could pose a hazard to high- profile vehicles. A Lake Wind
Advisory will be needed for Lake Moultrie, although winds speeds
may be subdued somewhat in the warm sector by the poor mixing
profiles due to chilly water temperatures in the upper 50s. The
better potential for higher lake winds will hold off until cold
air advection kicks in after FROPA. A short-fuse Wind Advisory
may be needed as wind trends become more apparent, especially
for the lower South Carolina coastal counties.

Monday and Tuesday: Quiet and cooler weather will prevail as
high pressure dominates. Highs Monday will only warm into the
lower-mid 50s then warm into the mid-upper 50s for Tuesday. Lows
Tuesday morning will drop to around 30 for areas adjacent to
the CSRA and Southern Midlands to the mid 40s at the beaches.


Mainly quiet conditions will prevail through much of next week
with high pressure centered to the north. A subtle coastal
trough could develop off the coast by mid-week, but any
associated shower activity should remain offshore. Rain chances
could start to increase by Friday as a storm system begins to
organize over the Gulf of Mexico. Details of this system and how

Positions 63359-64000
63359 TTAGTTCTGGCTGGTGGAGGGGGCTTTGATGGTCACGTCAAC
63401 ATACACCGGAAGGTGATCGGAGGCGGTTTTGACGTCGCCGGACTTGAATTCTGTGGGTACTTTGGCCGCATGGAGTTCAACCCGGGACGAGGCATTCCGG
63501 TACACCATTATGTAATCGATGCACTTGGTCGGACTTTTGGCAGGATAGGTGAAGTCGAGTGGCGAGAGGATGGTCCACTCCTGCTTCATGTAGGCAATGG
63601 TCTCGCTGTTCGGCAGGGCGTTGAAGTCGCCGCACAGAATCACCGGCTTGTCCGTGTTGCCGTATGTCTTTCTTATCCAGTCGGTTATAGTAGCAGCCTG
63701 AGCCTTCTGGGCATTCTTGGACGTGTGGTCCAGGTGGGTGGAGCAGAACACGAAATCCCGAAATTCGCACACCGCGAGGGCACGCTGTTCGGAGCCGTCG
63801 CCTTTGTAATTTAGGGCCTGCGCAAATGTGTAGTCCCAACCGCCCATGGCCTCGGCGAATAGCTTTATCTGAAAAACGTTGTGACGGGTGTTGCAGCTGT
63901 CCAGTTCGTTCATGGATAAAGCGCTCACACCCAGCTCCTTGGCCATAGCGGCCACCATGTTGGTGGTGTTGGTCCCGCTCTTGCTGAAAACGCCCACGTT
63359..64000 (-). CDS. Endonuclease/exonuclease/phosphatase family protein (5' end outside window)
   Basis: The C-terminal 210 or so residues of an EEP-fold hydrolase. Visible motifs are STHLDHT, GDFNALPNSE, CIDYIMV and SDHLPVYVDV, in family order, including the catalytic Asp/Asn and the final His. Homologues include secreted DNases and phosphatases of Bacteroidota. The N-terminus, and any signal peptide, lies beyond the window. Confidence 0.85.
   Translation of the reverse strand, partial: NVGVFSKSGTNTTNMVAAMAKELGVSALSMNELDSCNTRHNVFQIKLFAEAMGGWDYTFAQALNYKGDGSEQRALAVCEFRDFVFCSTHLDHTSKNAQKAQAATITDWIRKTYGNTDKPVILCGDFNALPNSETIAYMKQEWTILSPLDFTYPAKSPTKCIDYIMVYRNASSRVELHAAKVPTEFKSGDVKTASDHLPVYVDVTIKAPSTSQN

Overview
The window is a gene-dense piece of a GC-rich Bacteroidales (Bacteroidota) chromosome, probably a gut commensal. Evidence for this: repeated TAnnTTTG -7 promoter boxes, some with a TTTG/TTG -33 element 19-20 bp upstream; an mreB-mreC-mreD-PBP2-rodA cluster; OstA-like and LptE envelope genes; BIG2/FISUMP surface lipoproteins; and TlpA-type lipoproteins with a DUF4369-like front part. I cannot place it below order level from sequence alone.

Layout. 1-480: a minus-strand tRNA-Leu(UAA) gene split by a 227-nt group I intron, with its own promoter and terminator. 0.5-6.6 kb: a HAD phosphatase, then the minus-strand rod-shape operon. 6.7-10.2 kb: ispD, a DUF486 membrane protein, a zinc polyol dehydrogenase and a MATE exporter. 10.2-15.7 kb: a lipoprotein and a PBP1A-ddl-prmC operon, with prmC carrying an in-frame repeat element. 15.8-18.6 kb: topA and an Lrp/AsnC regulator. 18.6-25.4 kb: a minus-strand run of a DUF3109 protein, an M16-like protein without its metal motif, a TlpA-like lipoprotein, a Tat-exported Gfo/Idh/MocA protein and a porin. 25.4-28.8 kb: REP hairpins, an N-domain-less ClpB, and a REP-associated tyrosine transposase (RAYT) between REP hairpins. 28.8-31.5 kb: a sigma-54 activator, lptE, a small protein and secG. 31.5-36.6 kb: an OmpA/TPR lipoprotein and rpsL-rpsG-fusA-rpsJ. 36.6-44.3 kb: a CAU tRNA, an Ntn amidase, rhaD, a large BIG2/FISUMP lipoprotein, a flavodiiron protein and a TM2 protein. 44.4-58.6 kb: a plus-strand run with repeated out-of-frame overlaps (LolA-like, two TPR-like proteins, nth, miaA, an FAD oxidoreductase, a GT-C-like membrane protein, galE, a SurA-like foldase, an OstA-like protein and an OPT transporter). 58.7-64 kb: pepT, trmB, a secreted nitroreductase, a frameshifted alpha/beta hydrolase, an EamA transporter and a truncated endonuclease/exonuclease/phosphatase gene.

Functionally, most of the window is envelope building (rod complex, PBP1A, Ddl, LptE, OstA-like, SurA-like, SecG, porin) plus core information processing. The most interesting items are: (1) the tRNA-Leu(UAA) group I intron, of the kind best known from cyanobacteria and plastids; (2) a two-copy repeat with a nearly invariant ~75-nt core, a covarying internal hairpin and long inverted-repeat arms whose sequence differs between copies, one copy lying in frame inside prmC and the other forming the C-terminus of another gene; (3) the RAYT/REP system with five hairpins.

it could impact Southeast South Carolina and Southeast Georgia
are highly uncertain this far out.


KCHS and KJZI: Through the overnight, the main concern will be
the potential for IFR ceilings to develop and impact the
terminals for short periods of time. Satellite imagery and the
KJZI observation actually showed that a small patch of IFR
ceilings developed just before 00z, but this has since moved
inland. Model guidance favors KCHS for the best chance of brief
IFR ceilings, so we have introduced a TEMPO group there.
Attention then turns to strengthening winds and increasing
shower and thunderstorm coverage on Sunday. Winds will pick up
by mid morning, and gusts will increase right on through the end
of the 00z TAF period. Frequent gusts up to and just over 25
knots can be expected in the afternoon and evening. The morning
should mostly be dry, with increasing showers in the afternoon